Still in Idaho

The drive to Buhl was mostly through agricultural land.  Typically we followed the Snake River, which is the river that runs through Yellowstone.


Banbury hot springs was a nice campsite, full of squirrels scampering up trees, and our campsite was right by the river.  The hot springs were closed that day, but given it was 100 f, we were thinking more ice cold beer in the air conditioned coach.


Just an overnight stay at Banbury then onto Boise, Idaho.  Again the drive followed the river but outside of the river the land seemed parched.  It’s high country desert and doesn’t seem good for anything.

We had some administrative stuff to get done in a city so decided to stay in Boise for 3 nights.  The campsite, ‘The Ambassador’ is really nice and we are happy to put our roots down for a few days.

Boise is pronounced ‘Boy-zee’.  It’s a strange name but it is thought the origin goes back to the days of the Oregon Trail, then Interstate 80 was a dusty track with horses and covered wagons that rumbled west.  Some trappers had been up in the high desert like country for a long time.  They came down from the hills to the Boise area and saw the river running through with trees on either side.  A Frenchman with the trappers saw the wooded river area and with glee shouted Les Bois, Les Bois-‘The Woods, The Woods.  Someone put an e on the end it became Boy-zee.

We spent our first full day in a Verizon store trying to improve our internet capability and lower the cost.  Again, because we don’t have a tax or Social Security number we can’t get a business account so it’s super expensive, we can only be on pre-paid.  We achieved getting better coverage, but are now paying even more, this means no international calling opportunity.  We are heading to the tax office tomorrow.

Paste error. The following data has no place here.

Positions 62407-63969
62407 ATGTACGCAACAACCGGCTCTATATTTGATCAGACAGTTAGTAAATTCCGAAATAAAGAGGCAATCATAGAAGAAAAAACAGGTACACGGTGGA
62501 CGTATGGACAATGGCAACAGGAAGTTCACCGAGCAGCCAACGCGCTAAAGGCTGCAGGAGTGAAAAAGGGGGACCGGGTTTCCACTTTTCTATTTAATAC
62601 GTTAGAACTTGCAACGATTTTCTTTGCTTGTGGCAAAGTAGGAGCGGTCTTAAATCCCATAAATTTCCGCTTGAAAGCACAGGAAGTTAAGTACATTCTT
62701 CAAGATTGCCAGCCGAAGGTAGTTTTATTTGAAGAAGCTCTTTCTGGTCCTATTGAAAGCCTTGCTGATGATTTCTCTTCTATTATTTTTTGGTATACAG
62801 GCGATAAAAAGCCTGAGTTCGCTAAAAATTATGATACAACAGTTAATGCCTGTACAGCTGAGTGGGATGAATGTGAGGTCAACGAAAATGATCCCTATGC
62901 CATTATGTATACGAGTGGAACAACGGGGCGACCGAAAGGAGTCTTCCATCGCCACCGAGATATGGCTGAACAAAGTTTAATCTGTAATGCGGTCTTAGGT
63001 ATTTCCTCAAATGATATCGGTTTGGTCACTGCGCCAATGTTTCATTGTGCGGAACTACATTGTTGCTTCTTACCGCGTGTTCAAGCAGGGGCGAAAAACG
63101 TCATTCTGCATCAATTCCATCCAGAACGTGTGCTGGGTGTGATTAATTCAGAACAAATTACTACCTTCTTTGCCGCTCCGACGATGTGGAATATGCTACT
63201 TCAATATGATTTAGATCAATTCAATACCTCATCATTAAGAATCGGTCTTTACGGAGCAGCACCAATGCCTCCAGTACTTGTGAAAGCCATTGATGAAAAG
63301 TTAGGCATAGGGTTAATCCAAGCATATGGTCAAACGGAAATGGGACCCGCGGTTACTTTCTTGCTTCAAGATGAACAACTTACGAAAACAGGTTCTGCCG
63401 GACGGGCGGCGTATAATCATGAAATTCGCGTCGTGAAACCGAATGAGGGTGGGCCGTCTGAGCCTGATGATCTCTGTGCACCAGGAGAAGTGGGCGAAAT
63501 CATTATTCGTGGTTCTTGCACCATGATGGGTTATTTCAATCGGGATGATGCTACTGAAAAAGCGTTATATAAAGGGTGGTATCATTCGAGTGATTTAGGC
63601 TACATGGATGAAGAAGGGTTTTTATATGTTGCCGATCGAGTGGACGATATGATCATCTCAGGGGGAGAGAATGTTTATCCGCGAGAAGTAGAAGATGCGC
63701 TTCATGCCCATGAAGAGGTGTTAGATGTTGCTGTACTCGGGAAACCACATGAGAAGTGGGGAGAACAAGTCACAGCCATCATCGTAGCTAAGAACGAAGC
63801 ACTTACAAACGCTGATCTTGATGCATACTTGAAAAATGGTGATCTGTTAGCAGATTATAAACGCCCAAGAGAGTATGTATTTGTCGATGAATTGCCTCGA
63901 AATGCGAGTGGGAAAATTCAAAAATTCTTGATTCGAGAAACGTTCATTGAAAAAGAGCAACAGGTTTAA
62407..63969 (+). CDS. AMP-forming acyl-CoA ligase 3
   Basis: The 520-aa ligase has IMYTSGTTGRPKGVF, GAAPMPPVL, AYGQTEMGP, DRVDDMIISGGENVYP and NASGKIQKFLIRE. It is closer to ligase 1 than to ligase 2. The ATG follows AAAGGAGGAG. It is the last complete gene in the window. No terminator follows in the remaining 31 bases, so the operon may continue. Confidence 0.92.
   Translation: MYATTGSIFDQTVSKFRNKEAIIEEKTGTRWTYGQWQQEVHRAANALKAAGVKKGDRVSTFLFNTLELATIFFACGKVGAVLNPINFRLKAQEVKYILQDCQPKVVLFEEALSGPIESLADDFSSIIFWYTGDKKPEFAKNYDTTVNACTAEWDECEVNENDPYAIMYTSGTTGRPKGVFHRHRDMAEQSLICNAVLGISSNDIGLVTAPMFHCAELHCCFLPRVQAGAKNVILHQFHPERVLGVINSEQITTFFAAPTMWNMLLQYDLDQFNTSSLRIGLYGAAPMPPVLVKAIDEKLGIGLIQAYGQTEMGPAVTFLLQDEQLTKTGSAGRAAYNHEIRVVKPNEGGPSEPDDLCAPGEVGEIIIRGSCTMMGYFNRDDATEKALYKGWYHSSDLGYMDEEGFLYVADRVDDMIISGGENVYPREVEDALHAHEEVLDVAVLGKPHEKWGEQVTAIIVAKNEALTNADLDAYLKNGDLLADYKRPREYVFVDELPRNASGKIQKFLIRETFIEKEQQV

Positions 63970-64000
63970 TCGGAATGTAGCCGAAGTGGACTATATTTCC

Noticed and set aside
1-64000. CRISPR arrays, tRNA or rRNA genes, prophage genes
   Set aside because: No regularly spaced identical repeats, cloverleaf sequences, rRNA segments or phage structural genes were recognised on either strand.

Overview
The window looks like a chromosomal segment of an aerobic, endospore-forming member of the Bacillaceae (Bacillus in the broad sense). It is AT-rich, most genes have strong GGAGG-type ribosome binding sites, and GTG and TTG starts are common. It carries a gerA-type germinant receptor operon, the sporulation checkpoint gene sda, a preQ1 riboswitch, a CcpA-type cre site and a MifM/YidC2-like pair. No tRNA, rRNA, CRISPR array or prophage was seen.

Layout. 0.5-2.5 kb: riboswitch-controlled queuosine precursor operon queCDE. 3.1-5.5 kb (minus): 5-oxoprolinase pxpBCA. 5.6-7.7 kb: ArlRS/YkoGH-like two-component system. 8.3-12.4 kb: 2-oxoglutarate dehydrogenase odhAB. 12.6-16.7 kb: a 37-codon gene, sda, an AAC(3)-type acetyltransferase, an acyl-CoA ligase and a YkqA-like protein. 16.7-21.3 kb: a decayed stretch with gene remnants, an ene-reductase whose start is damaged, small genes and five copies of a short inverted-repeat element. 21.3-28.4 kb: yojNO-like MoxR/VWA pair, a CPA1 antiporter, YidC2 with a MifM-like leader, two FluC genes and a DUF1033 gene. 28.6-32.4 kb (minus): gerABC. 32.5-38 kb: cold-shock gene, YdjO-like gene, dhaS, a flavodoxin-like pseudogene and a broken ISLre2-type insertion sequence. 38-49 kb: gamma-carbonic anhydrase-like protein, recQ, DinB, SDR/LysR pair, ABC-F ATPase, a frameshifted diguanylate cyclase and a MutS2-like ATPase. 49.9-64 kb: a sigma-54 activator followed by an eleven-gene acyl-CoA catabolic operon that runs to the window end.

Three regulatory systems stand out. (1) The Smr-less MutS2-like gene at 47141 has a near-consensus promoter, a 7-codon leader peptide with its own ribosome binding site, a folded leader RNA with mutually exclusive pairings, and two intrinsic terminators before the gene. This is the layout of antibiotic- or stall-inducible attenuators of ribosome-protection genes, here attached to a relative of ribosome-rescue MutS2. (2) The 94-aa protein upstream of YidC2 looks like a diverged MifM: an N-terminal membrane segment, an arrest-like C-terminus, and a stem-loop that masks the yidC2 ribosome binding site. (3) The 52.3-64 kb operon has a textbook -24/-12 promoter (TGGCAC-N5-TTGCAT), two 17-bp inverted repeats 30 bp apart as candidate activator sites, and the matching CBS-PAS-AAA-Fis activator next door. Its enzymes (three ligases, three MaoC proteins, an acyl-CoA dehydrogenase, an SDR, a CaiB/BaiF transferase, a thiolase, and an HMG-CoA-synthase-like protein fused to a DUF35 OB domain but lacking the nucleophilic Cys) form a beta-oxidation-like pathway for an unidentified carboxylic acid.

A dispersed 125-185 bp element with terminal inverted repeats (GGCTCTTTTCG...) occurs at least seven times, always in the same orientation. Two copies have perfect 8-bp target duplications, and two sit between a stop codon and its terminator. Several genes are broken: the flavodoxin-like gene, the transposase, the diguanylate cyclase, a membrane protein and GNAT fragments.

The next day we drove the car into Boise.  It’s a very pleasant city.  It has some very nice historic buildings and a nice downtown area.

We found the tax office and went into ask some probing questions like-why can’t we have a tax number.  There is a weak exception for us to have one, but it means dealing with Citibank again and we can’t face that.

There is a European feel to the city and this comes from the Basque immigrants, 15,000 of them.  This is the largest concentration of Basque people in the US.  Originally the Basques came over the US in the early 19th century for the Californian gold rush, and to escape tumult in their own country.  Just south of Boise was a large silver mine and it is thought that is why there are so many Basque residents today.

In the Basque quarter a man was cooking Paella outside in one of their synonymously massive pans.  We had a plate for lunch-it was very good.   A wander through the park to walk off the carbs and back to the coach.  I went food shopping in Caldwell while Stuart cleaned the coach.

On Thursday we cross over into Oregon and we have decided to make Portland our turnaround point.  We are both keen to see Seattle and the wider Washington state area but we don’t want to rush it, so are saving it for another year when we will head into